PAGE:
On January 23, NASA conducted a key test for the next mission with the expansion of solar cells. They are planning to activate on the InSight spacecraft when it lands on the Red Planet in November 2018.
The Jet Propulsion Laboratory (Pasadena) is responsible for the mission, and the test itself was conducted at Lockheed Martin Space (near Denver). This is the last time developers have seen the device in a mundane configuration, before it arrives on Mars. Many important steps remain to be done, but this test is considered basic.
The launch window for InSight opens in May. Ventilation solar panels were specially designed for the weak solar illumination of the Red Planet, caused by its remoteness from the star and the dusty, thin atmosphere.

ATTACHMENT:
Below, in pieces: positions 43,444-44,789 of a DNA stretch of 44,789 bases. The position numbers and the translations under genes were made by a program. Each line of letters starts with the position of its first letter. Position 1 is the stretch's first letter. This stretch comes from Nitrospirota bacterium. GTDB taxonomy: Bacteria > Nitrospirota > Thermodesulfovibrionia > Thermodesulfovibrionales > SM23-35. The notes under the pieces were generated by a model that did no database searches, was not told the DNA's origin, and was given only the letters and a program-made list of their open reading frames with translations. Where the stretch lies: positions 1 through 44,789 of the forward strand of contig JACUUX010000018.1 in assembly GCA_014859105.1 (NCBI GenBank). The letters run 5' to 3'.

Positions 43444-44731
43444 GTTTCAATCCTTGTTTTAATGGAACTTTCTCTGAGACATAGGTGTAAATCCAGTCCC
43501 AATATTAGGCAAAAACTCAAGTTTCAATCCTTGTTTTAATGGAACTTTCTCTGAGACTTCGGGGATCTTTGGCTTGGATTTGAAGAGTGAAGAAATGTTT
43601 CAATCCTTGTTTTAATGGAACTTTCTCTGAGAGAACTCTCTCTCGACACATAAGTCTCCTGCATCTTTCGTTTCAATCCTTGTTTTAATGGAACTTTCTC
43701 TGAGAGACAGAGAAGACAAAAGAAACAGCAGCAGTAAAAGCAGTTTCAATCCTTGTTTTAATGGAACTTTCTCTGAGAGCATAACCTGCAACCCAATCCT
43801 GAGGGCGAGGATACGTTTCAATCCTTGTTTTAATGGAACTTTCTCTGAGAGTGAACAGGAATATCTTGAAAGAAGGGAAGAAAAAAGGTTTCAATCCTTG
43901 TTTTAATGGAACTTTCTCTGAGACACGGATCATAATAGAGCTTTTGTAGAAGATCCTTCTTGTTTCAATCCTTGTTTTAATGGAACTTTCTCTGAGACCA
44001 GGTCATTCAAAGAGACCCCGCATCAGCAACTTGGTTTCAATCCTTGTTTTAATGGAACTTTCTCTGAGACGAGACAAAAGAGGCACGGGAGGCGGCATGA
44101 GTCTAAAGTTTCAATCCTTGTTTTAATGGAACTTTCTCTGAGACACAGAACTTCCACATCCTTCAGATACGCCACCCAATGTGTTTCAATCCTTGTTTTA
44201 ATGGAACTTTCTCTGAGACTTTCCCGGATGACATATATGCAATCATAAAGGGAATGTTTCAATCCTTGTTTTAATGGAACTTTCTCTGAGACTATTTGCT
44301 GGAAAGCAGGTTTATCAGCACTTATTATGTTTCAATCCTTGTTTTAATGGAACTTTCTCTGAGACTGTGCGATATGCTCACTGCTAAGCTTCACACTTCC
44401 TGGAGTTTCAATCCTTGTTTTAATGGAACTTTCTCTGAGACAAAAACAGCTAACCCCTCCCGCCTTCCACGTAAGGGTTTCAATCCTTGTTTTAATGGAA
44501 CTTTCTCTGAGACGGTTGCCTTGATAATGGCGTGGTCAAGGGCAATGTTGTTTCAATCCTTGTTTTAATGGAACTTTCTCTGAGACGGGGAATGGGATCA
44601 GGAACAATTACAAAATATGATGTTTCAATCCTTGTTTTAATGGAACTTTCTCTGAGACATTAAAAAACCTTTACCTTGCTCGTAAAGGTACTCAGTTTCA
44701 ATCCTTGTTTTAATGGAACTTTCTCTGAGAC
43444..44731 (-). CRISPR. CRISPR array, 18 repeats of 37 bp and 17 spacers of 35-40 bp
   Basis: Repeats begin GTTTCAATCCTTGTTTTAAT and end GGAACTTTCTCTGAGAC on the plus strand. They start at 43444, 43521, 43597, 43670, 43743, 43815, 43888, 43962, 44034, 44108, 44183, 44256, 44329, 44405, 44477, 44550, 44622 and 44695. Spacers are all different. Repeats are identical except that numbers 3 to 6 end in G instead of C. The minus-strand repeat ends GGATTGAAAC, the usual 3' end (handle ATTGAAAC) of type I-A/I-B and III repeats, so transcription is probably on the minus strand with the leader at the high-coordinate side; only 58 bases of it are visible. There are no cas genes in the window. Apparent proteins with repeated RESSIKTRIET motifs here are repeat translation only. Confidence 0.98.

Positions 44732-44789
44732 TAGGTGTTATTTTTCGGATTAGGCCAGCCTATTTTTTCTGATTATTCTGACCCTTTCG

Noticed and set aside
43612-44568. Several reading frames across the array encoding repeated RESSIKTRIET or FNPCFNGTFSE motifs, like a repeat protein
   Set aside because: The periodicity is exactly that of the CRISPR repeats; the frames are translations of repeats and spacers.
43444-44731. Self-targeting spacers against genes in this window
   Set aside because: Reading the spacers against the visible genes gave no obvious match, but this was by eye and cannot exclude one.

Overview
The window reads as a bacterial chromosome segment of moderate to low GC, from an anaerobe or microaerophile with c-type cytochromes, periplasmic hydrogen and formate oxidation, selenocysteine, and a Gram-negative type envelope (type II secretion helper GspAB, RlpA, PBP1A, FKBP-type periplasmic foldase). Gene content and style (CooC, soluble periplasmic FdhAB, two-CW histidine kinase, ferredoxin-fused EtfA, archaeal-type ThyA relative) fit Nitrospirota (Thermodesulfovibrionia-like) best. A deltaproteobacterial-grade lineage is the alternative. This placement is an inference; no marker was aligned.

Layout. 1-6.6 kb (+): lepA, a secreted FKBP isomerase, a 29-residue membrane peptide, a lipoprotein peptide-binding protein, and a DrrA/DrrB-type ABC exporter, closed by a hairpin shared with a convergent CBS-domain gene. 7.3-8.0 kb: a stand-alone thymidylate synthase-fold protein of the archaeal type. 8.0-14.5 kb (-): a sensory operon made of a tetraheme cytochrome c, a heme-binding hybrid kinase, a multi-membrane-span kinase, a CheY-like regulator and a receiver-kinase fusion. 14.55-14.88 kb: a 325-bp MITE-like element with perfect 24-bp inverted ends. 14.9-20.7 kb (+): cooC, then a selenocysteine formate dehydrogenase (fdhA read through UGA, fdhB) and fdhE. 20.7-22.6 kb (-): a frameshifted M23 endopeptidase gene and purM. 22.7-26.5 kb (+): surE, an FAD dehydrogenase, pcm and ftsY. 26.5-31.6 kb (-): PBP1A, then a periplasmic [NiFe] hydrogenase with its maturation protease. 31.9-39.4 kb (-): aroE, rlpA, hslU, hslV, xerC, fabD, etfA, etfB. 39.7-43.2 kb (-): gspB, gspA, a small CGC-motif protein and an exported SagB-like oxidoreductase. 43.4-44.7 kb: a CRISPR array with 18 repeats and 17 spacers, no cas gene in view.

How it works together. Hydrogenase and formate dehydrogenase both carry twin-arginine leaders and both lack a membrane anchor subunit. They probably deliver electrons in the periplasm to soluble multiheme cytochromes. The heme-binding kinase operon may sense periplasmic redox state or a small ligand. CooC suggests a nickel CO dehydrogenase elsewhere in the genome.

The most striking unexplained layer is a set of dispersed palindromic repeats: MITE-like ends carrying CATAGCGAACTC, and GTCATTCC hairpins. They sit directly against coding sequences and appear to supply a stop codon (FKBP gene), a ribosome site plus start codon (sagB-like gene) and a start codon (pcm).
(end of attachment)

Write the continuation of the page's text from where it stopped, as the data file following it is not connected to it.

The panels plan to activate for one Martian year (two terrestrial) in the first mission, the purpose of which is to study the Martian interior.
In fact, the device will first recognize the conditions created by another 4.5 billion years ago. Scientists use a seismometer to capture the pulse of the planet, a thermal probe will measure the temperature, and radio experiments will respond.
The latest innovation from engineers is a microchip with 1.6 million names provided by the public. He will join the first chip with 827,000 names attached in 2015. This is one of the ways to connect the public to space research.
Microcircuits are made at the LJE Microdevices Laboratory. Each character in width is pulled out only 400 nanometers. This is surprising, because the width of a human hair is 100,000 nanometers, and blood cells are 8,000 nanometers.